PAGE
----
AGI – Uefa’s decision to block the plans of the Munich authorities to enlighten has sparked criticism and controversy with rainbow lights the stadium during the Germany-Hungary match, in solidarity with the LGBTIQ community against the government of Budapest.
UEFA defended itself, claiming its “politically and religiously neutral nature: given the political context of the request – a message against a decision taken by the Hungarian Parliament – UEFA must refuse”, he explained, referring to ‘ bone of contention ‘, the law approved last week by the Hungarian government aimed at suppressing the promotion of homosexuality to minors.
Words that did not stop the mayor of the German city, Dieter Reiter who, condemning the “shameful” position of UEFA, announced an alternative plan that includes rainbow flags in the town hall and colored lights on various buildings and places, including a ‘ huge wind turbine located near the stadium. “I find it shameful that Uefa forbids us to send a sign of cosmopolitanism, tolerance, respect and solidarity with the LGBTIQ community“commented the mayor of Munich.
And if the Allianz Arena is not illuminated by the rainbow, others will light up with those colors: via Twitter, Cologne, the sports club based in the German city of the same name, has reported that the pylons of the RheinEnergieSTADION will light up with colors of the rainbow in conjunction with tomorrow’s match. He indicated that the Berlin Olympiastadion, the Olympic stadium of the capital, will do the same: “For us it is obvious to oppose discrimination”, reads a ‘twitter’ of the official account of the stadium.
on your part, the Hungarian government rejoiced at UEFA’s decision, calling it “good”. “Thank God, the leaders of European football have shown common sense by not participating in what would have been a political provocation against Hungary,” said Foreign Minister Peter Szijjarto.
Quite different is the position expressed by the French Undersecretary for European Affairs, Clement Beaune, who complained: “It is a shame, it would have been a very strong symbol” in support of the LGBT community; it is “beyond the political message, a message of rooted values, not a partisan option”.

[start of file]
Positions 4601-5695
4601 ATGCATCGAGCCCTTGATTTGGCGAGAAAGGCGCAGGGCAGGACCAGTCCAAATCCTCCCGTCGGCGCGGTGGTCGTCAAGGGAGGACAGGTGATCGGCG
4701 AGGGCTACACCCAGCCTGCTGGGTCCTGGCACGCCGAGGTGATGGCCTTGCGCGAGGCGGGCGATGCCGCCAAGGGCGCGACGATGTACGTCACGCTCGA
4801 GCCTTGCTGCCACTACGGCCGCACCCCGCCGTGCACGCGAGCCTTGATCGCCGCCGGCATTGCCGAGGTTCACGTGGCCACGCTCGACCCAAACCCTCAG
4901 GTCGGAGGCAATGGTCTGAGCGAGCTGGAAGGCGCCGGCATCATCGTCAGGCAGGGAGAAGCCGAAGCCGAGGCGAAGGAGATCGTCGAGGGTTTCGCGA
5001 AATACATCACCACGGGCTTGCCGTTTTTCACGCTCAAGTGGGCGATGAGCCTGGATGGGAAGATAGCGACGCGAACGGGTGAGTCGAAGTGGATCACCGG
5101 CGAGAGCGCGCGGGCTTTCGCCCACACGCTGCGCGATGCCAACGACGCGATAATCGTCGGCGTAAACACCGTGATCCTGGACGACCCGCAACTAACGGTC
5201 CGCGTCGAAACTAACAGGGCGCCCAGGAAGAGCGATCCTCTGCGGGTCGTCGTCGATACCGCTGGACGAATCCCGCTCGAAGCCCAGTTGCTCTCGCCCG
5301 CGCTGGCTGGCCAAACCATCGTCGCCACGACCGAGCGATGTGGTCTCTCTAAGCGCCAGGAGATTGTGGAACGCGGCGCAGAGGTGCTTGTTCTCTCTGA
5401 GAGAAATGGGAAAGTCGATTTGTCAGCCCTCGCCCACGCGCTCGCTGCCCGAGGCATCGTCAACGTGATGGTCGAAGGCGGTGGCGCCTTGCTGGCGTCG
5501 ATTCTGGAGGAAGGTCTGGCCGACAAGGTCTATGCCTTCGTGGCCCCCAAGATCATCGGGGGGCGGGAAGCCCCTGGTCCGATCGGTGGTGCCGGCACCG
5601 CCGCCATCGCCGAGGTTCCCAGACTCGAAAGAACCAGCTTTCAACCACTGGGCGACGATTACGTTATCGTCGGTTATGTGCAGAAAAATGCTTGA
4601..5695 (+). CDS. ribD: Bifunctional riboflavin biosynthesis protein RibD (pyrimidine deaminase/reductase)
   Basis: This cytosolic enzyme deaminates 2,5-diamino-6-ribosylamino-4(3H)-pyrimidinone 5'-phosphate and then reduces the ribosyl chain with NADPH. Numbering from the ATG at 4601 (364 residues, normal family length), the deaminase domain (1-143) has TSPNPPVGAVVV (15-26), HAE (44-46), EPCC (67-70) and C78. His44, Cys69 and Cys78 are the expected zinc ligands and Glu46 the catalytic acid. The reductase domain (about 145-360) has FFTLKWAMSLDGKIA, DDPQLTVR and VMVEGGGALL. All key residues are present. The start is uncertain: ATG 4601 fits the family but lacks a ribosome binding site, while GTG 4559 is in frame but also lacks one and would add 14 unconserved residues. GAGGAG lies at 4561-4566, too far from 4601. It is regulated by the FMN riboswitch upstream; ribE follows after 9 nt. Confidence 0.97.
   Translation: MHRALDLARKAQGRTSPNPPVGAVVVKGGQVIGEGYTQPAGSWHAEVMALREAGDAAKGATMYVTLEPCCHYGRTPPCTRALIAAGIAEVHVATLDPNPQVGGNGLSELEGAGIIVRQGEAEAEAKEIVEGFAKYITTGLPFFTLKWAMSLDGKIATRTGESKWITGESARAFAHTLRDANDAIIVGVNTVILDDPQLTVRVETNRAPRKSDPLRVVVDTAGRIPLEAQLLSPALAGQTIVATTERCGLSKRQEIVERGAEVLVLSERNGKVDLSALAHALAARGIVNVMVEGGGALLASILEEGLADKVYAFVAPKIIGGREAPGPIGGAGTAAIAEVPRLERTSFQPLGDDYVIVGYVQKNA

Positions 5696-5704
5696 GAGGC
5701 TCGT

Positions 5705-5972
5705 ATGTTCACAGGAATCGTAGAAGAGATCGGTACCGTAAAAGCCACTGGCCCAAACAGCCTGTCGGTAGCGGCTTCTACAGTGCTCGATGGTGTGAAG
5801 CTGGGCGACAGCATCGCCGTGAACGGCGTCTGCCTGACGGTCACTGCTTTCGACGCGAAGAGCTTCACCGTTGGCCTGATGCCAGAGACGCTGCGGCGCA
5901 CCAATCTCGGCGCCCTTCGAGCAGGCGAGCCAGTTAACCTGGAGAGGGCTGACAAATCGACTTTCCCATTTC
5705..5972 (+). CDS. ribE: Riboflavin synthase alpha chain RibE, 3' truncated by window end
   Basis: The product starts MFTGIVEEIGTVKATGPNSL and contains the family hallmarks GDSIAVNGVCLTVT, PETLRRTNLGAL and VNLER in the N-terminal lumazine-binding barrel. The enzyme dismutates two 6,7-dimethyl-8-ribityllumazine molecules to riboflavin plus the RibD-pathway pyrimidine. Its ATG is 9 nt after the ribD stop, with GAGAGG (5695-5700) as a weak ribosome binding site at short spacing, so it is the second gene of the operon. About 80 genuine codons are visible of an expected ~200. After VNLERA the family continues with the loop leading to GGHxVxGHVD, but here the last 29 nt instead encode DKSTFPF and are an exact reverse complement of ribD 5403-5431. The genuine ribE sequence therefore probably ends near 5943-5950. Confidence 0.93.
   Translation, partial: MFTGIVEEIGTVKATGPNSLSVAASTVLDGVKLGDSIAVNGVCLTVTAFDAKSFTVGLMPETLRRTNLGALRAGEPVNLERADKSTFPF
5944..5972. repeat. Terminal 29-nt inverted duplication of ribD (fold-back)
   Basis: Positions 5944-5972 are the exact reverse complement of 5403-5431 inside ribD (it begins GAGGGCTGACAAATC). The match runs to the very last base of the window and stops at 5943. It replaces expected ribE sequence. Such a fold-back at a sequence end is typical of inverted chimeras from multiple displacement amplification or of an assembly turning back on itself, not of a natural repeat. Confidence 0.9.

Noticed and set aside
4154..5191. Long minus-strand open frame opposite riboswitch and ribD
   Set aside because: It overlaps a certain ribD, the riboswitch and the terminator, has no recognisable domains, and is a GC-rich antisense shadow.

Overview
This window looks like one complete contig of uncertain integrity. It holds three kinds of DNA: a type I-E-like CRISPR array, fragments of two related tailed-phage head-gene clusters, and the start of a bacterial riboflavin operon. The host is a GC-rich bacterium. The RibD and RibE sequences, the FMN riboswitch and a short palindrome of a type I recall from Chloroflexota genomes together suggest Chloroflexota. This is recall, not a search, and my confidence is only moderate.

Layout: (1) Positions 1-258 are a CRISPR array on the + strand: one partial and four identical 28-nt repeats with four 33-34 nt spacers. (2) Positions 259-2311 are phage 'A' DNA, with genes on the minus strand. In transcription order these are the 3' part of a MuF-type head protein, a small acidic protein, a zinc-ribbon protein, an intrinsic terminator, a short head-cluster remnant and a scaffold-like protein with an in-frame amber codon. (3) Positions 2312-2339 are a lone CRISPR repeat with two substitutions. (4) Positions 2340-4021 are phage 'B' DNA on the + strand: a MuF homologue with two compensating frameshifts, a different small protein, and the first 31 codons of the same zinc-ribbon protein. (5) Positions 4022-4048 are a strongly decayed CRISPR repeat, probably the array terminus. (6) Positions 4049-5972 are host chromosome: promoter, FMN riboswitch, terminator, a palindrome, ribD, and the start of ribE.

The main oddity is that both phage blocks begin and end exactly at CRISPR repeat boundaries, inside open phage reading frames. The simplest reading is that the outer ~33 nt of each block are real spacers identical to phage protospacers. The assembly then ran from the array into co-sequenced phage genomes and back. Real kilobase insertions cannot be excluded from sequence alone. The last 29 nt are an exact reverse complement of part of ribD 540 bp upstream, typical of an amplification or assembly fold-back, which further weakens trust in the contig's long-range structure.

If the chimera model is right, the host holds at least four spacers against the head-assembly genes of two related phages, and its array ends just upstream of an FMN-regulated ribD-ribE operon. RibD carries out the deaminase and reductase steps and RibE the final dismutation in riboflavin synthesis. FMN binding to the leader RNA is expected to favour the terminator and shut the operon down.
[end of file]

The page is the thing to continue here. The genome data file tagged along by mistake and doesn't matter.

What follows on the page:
“We believe in a Europe that welcomes diversity, not hides it”, echoed the vice president of the European Commission, Vera Jourova, underlining that “the rainbow is not offensive; more his problem than that of those who want to expose it “. And on the controversy 12 European countries also made themselves heard, signatories of a joint declaration in which they expressed “deep concern for the adoption by the Hungarian Parliament of amendments that discriminate against LGBTIQ people and violate the right to freedom of expression on the pretext of protecting children “.
In the letter signed by the governments of Belgium, Denmark, Estonia, Finland, France, Germany, Ireland, Lithuania, Luxembourg, the Netherlands, Spain and Sweden – to which Latvia could soon be added – the choice of Budapest, which “represents a flagrant form of discrimination based on sexual orientation, identity and gender expression and therefore deserves to be condemned “.
To close, the exhortation to the European Commission to “use all available tools to ensure full compliance with EU law, including by referring the matter to the Court of Justice”.